32. 32.
    Fallon SJ, Hampshire A, Barker RA, Owen AM (2016) Learning to be inflexible: enhanced attentional biases in Parkinson’s disease. Cortex 82:24–34. CrossRefPubMedGoogle Scholar
  33. 33.
    Gruszka A, Hampshire A, Barker RA, Owen AM (2017) Normal aging and Parkinson’s disease are associated with the functional decline of distinct frontal-striatal circuits. Cortex 93:178–192. CrossRefPubMedPubMedCentralGoogle Scholar
  34. 34.
    Uitvlugt MG, Pleskac TJ, Ravizza SM (2016) The nature of working memory gating in Parkinson’s disease: a multi-domain signal detection examination. Cogn Affect Behav Neurosci 16:289–301. CrossRefPubMedGoogle Scholar
  35. 35.
    Evens R, Hoefler M, Biber K, Lueken U (2016) The Iowa Gambling Task in Parkinson’s disease: a meta-analysis on effects of disease and medication. Neuropsychologia 91:163–172. CrossRefPubMedGoogle Scholar
  36. 36.
    Trujillo JP, Gerrits NJ, Veltman DJ, Berendse HW, van der Werf YD, van den Heuvel OA (2015) Reduced neural connectivity but increased task-related activity during working memory in de novo Parkinson patients. Hum Brain Mapp 36(4):1554–1566. CrossRefPubMedGoogle Scholar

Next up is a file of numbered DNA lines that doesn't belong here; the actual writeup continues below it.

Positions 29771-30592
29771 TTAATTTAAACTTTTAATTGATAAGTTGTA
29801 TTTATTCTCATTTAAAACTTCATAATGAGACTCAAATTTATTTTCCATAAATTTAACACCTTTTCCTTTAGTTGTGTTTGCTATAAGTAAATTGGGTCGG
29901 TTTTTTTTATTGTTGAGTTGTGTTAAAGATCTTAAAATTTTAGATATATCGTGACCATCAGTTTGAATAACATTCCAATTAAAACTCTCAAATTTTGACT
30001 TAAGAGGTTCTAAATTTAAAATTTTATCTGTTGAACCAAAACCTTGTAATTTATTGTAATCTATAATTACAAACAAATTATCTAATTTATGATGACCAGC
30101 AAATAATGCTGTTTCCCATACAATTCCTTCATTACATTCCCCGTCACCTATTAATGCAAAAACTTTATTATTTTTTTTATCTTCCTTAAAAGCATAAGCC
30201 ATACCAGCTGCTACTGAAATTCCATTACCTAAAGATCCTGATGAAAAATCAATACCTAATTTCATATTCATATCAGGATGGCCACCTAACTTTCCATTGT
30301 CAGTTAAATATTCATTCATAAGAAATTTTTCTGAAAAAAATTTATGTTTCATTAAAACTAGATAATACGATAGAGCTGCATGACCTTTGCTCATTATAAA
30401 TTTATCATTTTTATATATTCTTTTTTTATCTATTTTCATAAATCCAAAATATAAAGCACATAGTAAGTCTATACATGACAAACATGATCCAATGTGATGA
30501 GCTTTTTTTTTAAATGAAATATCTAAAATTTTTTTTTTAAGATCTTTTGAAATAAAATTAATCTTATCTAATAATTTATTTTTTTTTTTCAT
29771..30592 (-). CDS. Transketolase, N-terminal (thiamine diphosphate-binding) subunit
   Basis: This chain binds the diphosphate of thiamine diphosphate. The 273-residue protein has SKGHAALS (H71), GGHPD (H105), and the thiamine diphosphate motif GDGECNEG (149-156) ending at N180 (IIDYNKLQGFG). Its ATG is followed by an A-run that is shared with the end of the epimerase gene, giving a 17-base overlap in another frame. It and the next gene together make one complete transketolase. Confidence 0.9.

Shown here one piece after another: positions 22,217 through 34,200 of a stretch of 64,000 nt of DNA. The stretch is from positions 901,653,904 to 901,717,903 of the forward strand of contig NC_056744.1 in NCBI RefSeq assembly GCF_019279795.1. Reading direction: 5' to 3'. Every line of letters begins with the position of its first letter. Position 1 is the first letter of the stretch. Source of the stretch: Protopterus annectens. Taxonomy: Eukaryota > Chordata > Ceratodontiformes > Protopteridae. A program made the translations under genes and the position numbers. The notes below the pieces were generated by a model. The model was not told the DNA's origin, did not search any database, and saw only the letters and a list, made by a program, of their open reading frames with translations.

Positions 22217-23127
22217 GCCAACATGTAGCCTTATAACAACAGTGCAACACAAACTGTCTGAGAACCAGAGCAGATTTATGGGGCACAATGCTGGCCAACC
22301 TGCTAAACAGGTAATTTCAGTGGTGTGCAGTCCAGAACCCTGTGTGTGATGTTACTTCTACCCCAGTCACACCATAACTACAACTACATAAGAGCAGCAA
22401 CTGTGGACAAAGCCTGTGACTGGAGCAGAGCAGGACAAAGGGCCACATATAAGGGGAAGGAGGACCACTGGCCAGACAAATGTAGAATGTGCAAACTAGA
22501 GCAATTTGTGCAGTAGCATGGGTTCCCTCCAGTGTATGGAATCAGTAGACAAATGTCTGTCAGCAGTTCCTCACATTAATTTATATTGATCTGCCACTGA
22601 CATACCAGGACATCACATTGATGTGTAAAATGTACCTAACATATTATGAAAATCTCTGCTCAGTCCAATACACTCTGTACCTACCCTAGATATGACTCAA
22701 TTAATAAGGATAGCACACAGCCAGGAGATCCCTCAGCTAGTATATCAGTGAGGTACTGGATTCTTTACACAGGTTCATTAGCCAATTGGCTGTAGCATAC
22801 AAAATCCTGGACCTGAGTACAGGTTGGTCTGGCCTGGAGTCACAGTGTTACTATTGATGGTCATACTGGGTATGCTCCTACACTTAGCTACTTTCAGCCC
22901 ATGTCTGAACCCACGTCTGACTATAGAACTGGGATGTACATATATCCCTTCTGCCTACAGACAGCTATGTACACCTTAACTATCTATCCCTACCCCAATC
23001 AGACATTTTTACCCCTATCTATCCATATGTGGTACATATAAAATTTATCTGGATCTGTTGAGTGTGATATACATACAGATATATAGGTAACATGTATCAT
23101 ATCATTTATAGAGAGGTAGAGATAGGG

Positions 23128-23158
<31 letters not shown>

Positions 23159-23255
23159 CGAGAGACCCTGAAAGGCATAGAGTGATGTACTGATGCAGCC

37. 37.
    Fallon SJ, Smulders K, Esselink RA, van de Warrenburg BP, Bloem BR, Cools R (2015) Differential optimal dopamine levels for set-shifting and working memory in Parkinson’s disease. Neuropsychologia 77:42–51. CrossRefPubMedGoogle Scholar
  38. 38.
    Poston KL, YorkWilliams S, Zhang K, Cai W, Everling D, Tayim FM, Llanes S, Menon V (2016) Compensatory neural mechanisms in cognitively unimpaired Parkinson disease. Ann Neurol 79:448–463. CrossRefPubMedPubMedCentralGoogle Scholar
  39. 39.
    Barnish MS, Horton SM, Butterfint ZR, Clark AB, Atkinson RA, Deane KH (2017) Speech and communication in Parkinson’s disease: a cross-sectional exploratory study in the UK. BMJ Open 7:e014642CrossRefPubMedPubMedCentralGoogle Scholar
  40. 40.
    Cotelli M, Borroni B, Manenti R, Zanetti M, Arévalo A, Cappa SF, Padovani A (2007) Action and object naming in Parkinson’s disease without dementia. Eur J Neurol 14:632–637CrossRefPubMedGoogle Scholar
  41. 41.
    Rodrigues IT, Ferreira JJ, Coelho M, Rosa MM, Castro-Caldas A (2015) Action verbal fluency in Parkinson’s patients. Arq Neuropsiquiatr 73:520–525. CrossRefPubMedGoogle Scholar
  42. 42.
    Fernandino L, Conant LL, Binder JR et al (2013) Parkinson’s disease disrupts both automatic and controlled processing of action verbs. Brain Lang 127:65–74CrossRefPubMedGoogle Scholar
  43. 43.
    Bocanegra Y, García AM, Pineda D et al (2015) Syntax, action verbs, action semantics, and object semantics in Parkinson’s disease: dissociability, progression, and executive influences. Cortex 69:237–254CrossRefPubMedGoogle Scholar